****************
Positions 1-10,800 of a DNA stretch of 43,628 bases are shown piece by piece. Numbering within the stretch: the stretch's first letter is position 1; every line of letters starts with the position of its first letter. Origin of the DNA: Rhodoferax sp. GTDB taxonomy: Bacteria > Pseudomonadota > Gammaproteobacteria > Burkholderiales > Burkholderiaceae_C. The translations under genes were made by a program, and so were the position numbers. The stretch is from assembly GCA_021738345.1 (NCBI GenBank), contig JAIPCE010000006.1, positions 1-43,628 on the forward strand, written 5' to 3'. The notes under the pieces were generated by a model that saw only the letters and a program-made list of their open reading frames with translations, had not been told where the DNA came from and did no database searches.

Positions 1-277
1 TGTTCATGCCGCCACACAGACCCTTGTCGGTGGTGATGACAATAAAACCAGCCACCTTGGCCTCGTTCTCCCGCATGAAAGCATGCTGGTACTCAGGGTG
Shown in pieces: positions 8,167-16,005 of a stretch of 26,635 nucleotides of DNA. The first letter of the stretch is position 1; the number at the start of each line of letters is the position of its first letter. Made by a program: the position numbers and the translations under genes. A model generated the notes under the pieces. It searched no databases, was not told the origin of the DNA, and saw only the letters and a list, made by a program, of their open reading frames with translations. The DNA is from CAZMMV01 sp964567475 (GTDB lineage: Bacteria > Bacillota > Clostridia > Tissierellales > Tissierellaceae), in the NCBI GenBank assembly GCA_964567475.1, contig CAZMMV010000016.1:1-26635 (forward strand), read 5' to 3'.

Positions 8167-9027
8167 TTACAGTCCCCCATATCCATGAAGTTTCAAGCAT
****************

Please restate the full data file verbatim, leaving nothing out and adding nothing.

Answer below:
Positions 1-10,800 of a DNA stretch of 43,628 bases are shown piece by piece. Numbering within the stretch: the stretch's first letter is position 1; every line of letters starts with the position of its first letter. Origin of the DNA: Rhodoferax sp. GTDB taxonomy: Bacteria > Pseudomonadota > Gammaproteobacteria > Burkholderiales > Burkholderiaceae_C. The translations under genes were made by a program, and so were the position numbers. The stretch is from assembly GCA_021738345.1 (NCBI GenBank), contig JAIPCE010000006.1, positions 1-43,628 on the forward strand, written 5' to 3'. The notes under the pieces were generated by a model that saw only the letters and a program-made list of their open reading frames with translations, had not been told where the DNA came from and did no database searches.

Positions 1-277
1 TGTTCATGCCGCCACACAGACCCTTGTCGGTGGTGATGACAATAAAACCAGCCACCTTGGCCTCGTTCTCCCGCATGAAAGCATGCTGGTACTCAGGGTG
Shown in pieces: positions 8,167-16,005 of a stretch of 26,635 nucleotides of DNA. The first letter of the stretch is position 1; the number at the start of each line of letters is the position of its first letter. Made by a program: the position numbers and the translations under genes. A model generated the notes under the pieces. It searched no databases, was not told the origin of the DNA, and saw only the letters and a list, made by a program, of their open reading frames with translations. The DNA is from CAZMMV01 sp964567475 (GTDB lineage: Bacteria > Bacillota > Clostridia > Tissierellales > Tissierellaceae), in the NCBI GenBank assembly GCA_964567475.1, contig CAZMMV010000016.1:1-26635 (forward strand), read 5' to 3'.

Positions 8167-9027
8167 TTACAGTCCCCCATATCCATGAAGTTTCAAGCAT